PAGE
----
Posted on June 30, 2018
Austin Powers: International Man of Mystery (1997)
Austin Powers: International Man of Mystery is a comedy film directed by Jay Roach. The film stars Mike Myers and Elizabeth Hurley.
This spoof film follows Austin Powers, a British spy that aims to foil the plans of his nemesis, Dr. Evil.
The film lovingly mocks James Bond, 1960’s/1990’s culture, and the spy genre in general.
The Story (SPOILERS)
The story for Austin Powers is still under construction.
The film opens in 1967. Austin Powers, a British spy, is being harassed by a legion of fans.
He is soon joined by his partner, Mrs. Kensington and they race toward Electric Psychedelic Pussycat Swingers Club, a London nightclub.
They thwart an assassination attempt by his nemesis, Dr. Evil.
Dr. Evil escapes in a space rocket disguised as a Big Boy statue, and cryogenically freezes himself. Powers volunteers to be placed into cryostasis in case Dr. Evil ever returns in the future.
Thirty years later, in 1997, Dr. Evil returns to discover his henchman Number 2 has developed Virtucon, the legitimate front of Evil’s empire, into a multibillion-dollar enterprise. Uninterested by genuine business, Dr. Evil conspires to steal nuclear weapons and hold the world hostage for $100 billion. Evil also learns that, during his absence, his associates have artificially created his son, Scott Evil, using his frozen semen. Now a Generation X teenager, Scott is resentful of his father’s absence and resists Dr. Evil’s attempts to get closer to him.
Having learned of Dr. Evil’s return, the British Ministry of Defence unfreezes Powers, acclimatizing him to the 1990s with the help of agent Vanessa Kensington, the daughter of his sidekick in the 1960s, Mrs. Kensington. Posing as a married couple, Powers and Kensington track Number 2 to Las Vegas and meet his Italian secretary, Alotta Fagina. Later, Powers infiltrates Fagina’s penthouse suite for reconnaissance and discovers plans for Dr. Evil’s “Project Vulcan”, which involves drilling a nuclear warhead into the Earth’s molten core and triggering volcanic eruptions worldwide. Fagina discovers Powers in her suite and seduces him into revealing his true identity. Learning that Powers is back, Dr. Evil and his entourage conspire to defeat the spy by creating a series of fembots: beautiful female androids equipped with automatic guns concealed in their breasts. The fembots were tested on security guards, who are asked to shoot them but all die because they cannot resist the fembots.
Powers and Kensington attempt to infiltrate the Virtucon headquarters but are soon apprehended by Dr. Evil’s henchman, Random Task. Meanwhile, the United Nations accede to the demands of Dr. Evil, who proceeds with Project Vulcan regardless. Powers and Kensington are placed in a death trap by Dr. Evil, but they easily escape, and Kensington is sent for help. While searching for Dr. Evil, Powers is confronted by the fembots and ends up in bed surrounded by them. After he finally breaks free and heads to the door, the fembots try to seduce him so they can kill him, but Powers seduces them with a striptease and makes them explode one by one. Kensington and two guards catch Powers still dancing even though the fembots are terminated, but Powers explains the truth and, at Kensington’s insistence, redresses for battle. British forces raid the underground lair, while Powers finds the doomsday device and deactivates it. Powers confronts Dr. Evil, but Fagina arrives holding Kensington hostage. They are interrupted by Number 2, who attempts to betray Dr. Evil by making a deal with Powers. Dr. Evil uses a trap door to eliminate Number 2, then activates the base’s self-destruct mechanism and escapes. Powers and Kensington flee just as a nuclear explosion destroys the lair.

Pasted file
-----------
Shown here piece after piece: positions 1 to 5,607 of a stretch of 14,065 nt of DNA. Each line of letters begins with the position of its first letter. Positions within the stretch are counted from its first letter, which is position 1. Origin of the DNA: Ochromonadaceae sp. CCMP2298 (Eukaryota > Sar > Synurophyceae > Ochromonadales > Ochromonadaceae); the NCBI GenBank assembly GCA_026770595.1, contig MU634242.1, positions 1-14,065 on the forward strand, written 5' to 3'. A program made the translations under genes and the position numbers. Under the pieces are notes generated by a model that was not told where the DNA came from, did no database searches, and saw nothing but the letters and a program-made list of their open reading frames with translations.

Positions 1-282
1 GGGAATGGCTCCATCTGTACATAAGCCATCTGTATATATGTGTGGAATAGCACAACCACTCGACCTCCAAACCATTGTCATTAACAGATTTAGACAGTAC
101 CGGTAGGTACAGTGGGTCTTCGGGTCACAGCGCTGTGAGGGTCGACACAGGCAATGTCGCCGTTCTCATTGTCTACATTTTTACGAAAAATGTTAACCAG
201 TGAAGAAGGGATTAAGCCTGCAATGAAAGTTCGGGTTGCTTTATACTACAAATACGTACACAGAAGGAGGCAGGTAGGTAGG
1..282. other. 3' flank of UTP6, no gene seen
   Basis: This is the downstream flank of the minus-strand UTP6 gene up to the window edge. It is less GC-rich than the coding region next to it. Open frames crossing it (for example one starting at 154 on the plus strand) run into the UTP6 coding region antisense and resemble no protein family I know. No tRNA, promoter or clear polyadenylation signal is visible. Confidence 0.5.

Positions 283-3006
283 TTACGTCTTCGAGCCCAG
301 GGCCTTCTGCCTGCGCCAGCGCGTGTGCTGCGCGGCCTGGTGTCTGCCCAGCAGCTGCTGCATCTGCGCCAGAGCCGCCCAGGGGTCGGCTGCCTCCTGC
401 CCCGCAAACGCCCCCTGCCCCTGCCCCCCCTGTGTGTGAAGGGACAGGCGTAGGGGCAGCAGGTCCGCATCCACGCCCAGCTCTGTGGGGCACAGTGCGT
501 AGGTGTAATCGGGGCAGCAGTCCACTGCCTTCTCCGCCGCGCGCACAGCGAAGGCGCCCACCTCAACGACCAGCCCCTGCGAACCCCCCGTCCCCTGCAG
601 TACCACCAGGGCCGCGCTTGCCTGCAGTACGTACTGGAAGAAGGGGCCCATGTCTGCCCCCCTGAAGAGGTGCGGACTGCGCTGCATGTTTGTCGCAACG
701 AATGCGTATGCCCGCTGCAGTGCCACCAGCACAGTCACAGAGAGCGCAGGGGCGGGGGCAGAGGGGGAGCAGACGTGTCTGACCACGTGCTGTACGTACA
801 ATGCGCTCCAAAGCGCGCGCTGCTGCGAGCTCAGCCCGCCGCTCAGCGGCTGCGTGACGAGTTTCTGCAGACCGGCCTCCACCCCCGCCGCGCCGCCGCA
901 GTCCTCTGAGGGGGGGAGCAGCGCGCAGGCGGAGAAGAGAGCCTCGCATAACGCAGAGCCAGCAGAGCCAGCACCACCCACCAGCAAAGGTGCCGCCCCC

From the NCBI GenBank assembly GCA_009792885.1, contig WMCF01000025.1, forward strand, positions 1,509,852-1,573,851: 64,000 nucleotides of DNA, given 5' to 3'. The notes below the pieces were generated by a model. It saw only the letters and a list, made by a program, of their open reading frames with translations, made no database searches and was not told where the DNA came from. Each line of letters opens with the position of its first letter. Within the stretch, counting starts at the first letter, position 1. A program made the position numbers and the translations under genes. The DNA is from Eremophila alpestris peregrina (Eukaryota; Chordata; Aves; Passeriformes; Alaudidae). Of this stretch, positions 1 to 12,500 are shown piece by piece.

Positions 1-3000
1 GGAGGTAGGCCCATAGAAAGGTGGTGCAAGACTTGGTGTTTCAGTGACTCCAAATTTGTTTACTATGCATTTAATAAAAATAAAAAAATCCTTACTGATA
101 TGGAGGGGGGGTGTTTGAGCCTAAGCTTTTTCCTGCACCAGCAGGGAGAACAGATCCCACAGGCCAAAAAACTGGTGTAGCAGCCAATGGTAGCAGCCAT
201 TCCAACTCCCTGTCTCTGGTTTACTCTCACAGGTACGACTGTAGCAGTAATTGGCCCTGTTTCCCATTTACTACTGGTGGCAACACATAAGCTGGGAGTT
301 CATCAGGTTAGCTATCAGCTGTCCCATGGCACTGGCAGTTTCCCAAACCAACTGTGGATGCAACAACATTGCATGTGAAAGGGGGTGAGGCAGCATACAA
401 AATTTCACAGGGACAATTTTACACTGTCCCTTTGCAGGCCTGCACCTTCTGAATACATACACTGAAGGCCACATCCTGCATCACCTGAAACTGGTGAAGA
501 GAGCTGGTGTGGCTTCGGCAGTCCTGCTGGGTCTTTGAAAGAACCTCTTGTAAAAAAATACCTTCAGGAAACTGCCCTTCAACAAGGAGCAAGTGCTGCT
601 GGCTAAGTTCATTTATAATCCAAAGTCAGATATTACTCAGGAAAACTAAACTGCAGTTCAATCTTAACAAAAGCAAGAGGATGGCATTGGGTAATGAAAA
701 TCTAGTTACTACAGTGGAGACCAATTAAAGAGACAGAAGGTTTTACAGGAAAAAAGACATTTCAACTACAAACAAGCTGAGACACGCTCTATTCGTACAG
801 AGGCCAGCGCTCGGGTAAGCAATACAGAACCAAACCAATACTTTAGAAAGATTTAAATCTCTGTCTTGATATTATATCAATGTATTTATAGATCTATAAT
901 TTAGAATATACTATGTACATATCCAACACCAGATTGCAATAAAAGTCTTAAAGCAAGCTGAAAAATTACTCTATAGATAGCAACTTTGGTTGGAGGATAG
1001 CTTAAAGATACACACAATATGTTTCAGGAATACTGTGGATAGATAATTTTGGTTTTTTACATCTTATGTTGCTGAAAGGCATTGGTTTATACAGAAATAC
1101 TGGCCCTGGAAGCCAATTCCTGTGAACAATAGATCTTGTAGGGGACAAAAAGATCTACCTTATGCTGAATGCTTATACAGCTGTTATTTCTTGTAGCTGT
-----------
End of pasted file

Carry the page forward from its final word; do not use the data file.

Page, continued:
Powers and Kensington are later married, and during their honeymoon Powers is attacked by Random Task. Powers subdues the assassin using a penis pump, allowing Kensington to knock him out using a bottle of champagne. Afterwards, the newlyweds adjourn to the balcony. Among the stars, Powers spots the cryogenic chamber of Dr. Evil, who vows revenge on Powers.
Austin Powers is the best kind of spoof film. None of the jokes feel too mean-spirited toward the genre, have any tonal issues, or even detract from the story.
The characters are so enjoyable that it developed an identity apart from the “spoof” genre. That alone is reason enough to warrant a view, even if the risqué protagonist is a bit off-putting.
As a fish-out-of-water film, it does fine. This film is the most “film-like” in the series, due to Austin’s dilemma of being in a strange era, locale, and societal culture.
The success that this film has gotten is absolutely warranted. Spawning several sequels, there is no doubt that there was enough to justify continuing the story.
The sequels went for more comedic character interactions and less storytelling, which is a shame based on how well-executed it is here.
This film’s pacing is sharp, structured, and has empathetic reasoning that the others lack.
If you’re looking for an enjoyable comedy that has more depth than expected, please give this one a try.
The culture clash between the 60’s and 90’s is poignant and holds up far better than the early 2000’s sequel with Beyoncé.